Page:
Theatre Professor John Kelly of Elmira College joins us to talk about his new play ‘Battles Lost and Won’ which premieres February 23 and 24 in Arnot Art Museum. An all-student cast tells the story of veterans of World War II who return home to face wildfires threatening their homes.
The Arnot Art Museum hosts the premiere of a new play, ‘Aide et Reconfort’ by Elmira College professor John J. Kelly. The title is a reference to French citizens who were suspected of giving “aid and comfort” to the Nazi forces occupying France, and how the French Resistance dealt with them. We hear from Professor Kelly about his historical research to write this play, and also from actor Sophie Poost, a sociology and anthropology major, whose studies inform her role as a member of the Resistance. http://wskg.org/audio/aide.mp3
Simeon Benjamin was born on Long Island in 1792. The son of a farmer, Benjamin opened his first business in 1812 and within a few years acquired a substantial amount of wealth. In 1835, Benjamin moved to Elmira, New York and began investing his fortune in the growing community. One of Benjamin’s most substantial investments was in Elmira College. https://www.youtube.com/watch?v=rumo8BSr98E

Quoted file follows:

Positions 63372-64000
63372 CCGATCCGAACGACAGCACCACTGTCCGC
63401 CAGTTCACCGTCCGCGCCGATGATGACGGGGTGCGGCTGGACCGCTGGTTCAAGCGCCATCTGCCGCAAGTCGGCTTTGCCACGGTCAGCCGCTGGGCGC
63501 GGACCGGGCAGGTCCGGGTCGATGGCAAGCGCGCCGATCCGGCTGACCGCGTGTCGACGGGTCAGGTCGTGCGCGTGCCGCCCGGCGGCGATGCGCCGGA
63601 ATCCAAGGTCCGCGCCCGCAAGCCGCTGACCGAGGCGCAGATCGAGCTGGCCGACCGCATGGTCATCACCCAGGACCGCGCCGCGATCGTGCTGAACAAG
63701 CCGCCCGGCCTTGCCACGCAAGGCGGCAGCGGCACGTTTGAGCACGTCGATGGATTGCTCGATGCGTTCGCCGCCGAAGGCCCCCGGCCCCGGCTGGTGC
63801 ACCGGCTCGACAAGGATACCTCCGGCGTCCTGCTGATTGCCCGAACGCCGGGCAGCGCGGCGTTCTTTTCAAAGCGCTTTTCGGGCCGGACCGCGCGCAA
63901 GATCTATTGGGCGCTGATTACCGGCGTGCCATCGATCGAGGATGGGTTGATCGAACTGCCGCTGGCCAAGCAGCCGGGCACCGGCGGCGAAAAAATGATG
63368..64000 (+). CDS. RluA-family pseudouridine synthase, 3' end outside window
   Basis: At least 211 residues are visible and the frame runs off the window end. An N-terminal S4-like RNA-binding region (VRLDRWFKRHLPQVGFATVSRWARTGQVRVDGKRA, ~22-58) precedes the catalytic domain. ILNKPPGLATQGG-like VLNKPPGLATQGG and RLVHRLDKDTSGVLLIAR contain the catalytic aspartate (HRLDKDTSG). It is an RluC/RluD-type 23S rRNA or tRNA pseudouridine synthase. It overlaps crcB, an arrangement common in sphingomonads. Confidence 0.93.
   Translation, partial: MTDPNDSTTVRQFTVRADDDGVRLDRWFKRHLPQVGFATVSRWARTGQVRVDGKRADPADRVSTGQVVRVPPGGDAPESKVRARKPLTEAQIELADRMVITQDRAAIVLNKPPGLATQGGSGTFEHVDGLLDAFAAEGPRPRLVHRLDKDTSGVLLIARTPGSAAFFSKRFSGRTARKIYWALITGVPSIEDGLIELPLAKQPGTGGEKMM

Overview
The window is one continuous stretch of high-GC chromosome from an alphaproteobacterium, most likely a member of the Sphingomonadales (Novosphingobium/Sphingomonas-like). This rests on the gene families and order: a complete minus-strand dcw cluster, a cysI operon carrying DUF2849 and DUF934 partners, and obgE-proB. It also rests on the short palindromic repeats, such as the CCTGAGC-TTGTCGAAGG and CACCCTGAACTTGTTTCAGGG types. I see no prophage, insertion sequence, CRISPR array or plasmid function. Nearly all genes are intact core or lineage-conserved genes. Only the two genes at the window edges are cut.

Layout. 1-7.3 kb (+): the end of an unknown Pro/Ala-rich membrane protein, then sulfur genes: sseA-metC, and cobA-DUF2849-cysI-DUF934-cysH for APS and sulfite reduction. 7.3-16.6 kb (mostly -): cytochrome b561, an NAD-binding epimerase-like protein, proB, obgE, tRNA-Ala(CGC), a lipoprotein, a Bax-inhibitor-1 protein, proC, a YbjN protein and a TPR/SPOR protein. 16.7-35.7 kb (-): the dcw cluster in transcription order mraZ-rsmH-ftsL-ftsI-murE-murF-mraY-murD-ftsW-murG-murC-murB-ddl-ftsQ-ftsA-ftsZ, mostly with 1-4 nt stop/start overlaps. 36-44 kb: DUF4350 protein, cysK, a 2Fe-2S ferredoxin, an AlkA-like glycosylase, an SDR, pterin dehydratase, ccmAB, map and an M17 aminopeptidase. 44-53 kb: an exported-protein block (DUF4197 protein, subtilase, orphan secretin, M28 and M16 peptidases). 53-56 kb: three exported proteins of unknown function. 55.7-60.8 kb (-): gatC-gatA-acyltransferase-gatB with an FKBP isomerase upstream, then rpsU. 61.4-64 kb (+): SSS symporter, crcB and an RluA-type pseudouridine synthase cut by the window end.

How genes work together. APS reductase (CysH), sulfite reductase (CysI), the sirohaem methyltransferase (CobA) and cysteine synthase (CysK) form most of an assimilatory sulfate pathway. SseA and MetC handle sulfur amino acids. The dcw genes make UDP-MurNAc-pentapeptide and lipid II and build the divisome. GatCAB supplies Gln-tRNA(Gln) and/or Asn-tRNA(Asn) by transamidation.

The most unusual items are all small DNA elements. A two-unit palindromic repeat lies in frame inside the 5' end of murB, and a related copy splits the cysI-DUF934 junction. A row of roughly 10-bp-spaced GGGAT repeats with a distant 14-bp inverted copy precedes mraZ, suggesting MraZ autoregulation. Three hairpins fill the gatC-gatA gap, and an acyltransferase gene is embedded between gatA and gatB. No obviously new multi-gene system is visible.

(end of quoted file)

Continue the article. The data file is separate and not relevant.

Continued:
‘Uniquely New York’ is made possible by the New York State Council on the Arts with the support of Governor Andrew Cuomo and the New York State Legislature.
Elmira College was originally founded as a women’s college in 1855. Located in the heart of Elmira, NY, the college initially enrolled nearly 1200 students, and was one of the first institutions in the world to grant baccalaureate degrees to women equal to those of men. The school has been coeducational since 1969, but the student body has remained relatively the same size it was in 1855. The college also had a deep connection with noted American humorist and author Samuel Clemens, and today houses the Center for Mark Twain Studies. Throughout its history, a number of unexplained events have been reported on campus.